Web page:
<a href="www.pugawards.com/pug/nominee2012/instructional-centre-university-toronto-scarborough-campus">Instructional Centre, University of Toronto Scarborough Campus</a><br />
<strong>Honourable Mention, Commercial and Institutional</strong><br />
Architect: Diamond Schmitt<br />
Developer: University of Toronto Scarborough Campus
<a href="http://www.pugawards.com/pug/nominee2012/toronto-rehab-university-centre-patient-care-research-tower">Toronto Rehab University Centre, Patient Care & Research Tower</a><br />
<strong>Bottom ranked, Commercial and Institutional</strong><br />
Architect: Stantec Architecture<br />
Developer: not listed
<a href="http://www.pugawards.com/pug/nominee2012/quay-west-tip-top">Quay West at Tip Top</a><br />
<strong>Honourable Mention, Residential</strong><br />
Architect: architectsAlliance<br />
Developer: Monarch Group
Once upon a time, awards were established to celebrate the worst in Toronto architecture. The snarky, insulting name of the prize said it all: the Fugly. Time passed, and the awards gradually shifted from hurling abuse at the bottom of the barrel to celebrating the public’s choices for the best new architecture that the city has to offer. With the shift came a slow evolution to a respectable name: the Pug Awards; this year’s were given out last night.
Some, like Globe and Mail columnist John Bentley Mays, miss the snarky spirit of the Fuglys. In a panel discussion yesterday before the awards were distributed, he asked awards co-founder Gary Berman if the shift away from dumping on the worst had dulled its edge. Berman admitted that, like Toronto’s architecture, the awards were gentrifying. Not that respectability is bad: the pre-teen students who won substantial monetary prizes for projects developed as part of the Pug Ed program exemplified the work that’s being done to inform a new generation about the issues surrounding their urban landscape.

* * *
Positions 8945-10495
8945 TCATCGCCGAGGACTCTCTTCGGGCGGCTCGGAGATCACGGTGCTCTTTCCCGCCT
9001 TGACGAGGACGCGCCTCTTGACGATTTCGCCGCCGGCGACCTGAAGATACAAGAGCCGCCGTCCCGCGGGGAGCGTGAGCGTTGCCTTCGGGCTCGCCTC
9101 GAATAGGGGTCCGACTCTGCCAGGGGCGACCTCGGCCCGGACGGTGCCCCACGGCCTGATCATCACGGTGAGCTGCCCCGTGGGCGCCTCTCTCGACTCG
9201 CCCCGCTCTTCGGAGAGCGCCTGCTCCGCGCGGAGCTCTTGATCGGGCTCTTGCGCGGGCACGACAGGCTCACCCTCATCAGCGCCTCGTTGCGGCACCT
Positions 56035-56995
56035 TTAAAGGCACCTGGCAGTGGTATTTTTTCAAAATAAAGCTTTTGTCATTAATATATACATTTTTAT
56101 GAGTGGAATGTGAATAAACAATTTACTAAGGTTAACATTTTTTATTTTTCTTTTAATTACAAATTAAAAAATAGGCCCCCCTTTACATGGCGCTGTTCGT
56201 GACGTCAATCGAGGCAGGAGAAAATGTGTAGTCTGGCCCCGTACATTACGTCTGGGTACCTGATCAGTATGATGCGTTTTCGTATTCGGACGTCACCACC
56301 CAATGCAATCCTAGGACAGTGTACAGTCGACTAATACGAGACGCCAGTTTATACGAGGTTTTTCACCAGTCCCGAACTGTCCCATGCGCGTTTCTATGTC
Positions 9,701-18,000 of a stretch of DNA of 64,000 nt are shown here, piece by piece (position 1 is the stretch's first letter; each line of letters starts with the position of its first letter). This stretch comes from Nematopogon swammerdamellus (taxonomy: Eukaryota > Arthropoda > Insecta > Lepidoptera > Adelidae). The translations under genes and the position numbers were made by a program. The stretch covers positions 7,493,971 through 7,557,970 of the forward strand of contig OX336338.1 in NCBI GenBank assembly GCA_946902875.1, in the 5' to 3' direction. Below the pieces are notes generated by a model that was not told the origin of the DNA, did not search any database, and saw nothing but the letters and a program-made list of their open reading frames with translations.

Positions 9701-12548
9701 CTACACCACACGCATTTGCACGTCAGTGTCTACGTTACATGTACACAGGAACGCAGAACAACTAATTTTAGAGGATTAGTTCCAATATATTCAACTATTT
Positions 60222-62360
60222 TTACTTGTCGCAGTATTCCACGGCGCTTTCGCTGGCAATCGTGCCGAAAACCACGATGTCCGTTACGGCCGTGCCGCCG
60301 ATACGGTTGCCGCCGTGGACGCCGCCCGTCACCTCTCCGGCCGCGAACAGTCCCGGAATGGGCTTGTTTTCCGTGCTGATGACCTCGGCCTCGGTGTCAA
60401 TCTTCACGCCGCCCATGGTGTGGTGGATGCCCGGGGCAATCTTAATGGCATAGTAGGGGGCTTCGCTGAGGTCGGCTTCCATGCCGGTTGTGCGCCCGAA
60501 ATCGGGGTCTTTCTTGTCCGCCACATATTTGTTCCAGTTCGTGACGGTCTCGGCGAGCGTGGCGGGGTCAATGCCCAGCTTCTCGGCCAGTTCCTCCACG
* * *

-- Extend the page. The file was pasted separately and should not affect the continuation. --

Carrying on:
Anyone hoping to revel in the worst of the city’s buildings in 2011 had to squint to see which projects were at the bottom of the list in each category; they were shown after the awards were handed out. It wasn’t all sunshine and rainbows though: only five of the 43 nominees in the residential category were actually on the positive side of the ledger; the rest came in for harsh words.
Mays was part of a panel with Star columnist Christopher Hume (who was introduced with Mays as the “Siskel and Ebert” of local architecture) and former city councillor Kyle Rae. The hour-long discussion about the state of Toronto’s architectural design touched on the highs and lows each had seen over the past few decades, and how the awards could work beyond being a popularity contest. Rae felt that the energy with which some commenters praised buildings on the Pug site, for instance, could be directed into appearances at public meetings for new projects, to balance the NIMBYs and nitpickers who usually show up. (It was fascinating to watch Hume’s face fill with disgust when Rae suggested Toronto had a lousy architectural heritage.)
As far as future issues were concerned, Hume felt that suburban areas like Scarborough are where our next set of architectural problems will arise, as people priced out of living downtown will be faced with structures that appear to be designed with less care than those in the core.
Check out this year’s Pug Award winners, along with the last-place finishers, in the gallery.